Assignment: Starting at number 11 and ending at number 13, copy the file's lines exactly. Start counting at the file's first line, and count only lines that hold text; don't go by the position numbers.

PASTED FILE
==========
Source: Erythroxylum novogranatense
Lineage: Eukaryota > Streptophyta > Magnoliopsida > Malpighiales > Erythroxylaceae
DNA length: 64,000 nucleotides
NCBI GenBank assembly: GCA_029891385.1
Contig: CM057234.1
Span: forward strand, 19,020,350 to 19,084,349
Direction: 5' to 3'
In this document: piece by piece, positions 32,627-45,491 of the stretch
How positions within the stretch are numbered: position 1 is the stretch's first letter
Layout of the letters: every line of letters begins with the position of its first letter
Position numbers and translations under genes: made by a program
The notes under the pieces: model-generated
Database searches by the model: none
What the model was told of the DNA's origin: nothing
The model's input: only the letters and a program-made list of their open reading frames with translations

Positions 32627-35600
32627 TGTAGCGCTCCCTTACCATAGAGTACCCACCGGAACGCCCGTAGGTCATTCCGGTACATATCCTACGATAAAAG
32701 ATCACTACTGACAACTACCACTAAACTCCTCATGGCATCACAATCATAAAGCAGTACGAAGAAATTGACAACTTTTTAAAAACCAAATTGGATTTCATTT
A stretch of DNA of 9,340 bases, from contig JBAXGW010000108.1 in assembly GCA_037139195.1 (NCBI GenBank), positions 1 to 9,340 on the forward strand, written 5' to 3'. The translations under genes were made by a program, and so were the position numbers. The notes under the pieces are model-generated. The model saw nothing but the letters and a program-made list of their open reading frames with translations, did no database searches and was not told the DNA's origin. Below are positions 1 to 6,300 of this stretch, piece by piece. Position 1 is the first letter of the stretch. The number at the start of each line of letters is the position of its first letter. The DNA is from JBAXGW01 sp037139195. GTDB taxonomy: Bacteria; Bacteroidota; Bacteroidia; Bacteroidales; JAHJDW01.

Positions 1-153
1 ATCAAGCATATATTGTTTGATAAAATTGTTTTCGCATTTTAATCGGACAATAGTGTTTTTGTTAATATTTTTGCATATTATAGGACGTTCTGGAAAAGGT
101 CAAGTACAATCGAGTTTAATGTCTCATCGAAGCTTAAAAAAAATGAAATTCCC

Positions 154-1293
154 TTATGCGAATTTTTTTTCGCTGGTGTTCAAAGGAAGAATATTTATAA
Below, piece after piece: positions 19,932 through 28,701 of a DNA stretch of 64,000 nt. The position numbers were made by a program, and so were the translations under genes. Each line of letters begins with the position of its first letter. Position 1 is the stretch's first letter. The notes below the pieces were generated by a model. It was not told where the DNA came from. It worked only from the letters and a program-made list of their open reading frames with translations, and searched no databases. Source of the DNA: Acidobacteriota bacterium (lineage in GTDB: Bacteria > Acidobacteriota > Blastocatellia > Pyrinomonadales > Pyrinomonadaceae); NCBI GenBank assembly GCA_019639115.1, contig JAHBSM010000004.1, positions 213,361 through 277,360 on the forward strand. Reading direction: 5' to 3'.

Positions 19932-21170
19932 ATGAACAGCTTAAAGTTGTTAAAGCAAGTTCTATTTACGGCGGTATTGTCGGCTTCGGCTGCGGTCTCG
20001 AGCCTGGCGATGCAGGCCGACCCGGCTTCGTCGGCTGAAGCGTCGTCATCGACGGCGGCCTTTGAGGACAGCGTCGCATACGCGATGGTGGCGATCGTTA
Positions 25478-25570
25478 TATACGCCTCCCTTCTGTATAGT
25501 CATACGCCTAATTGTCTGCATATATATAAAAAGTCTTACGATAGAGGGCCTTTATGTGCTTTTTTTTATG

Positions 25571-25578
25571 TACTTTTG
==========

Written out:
Position numbers and translations under genes: made by a program
The notes under the pieces: model-generated
Database searches by the model: none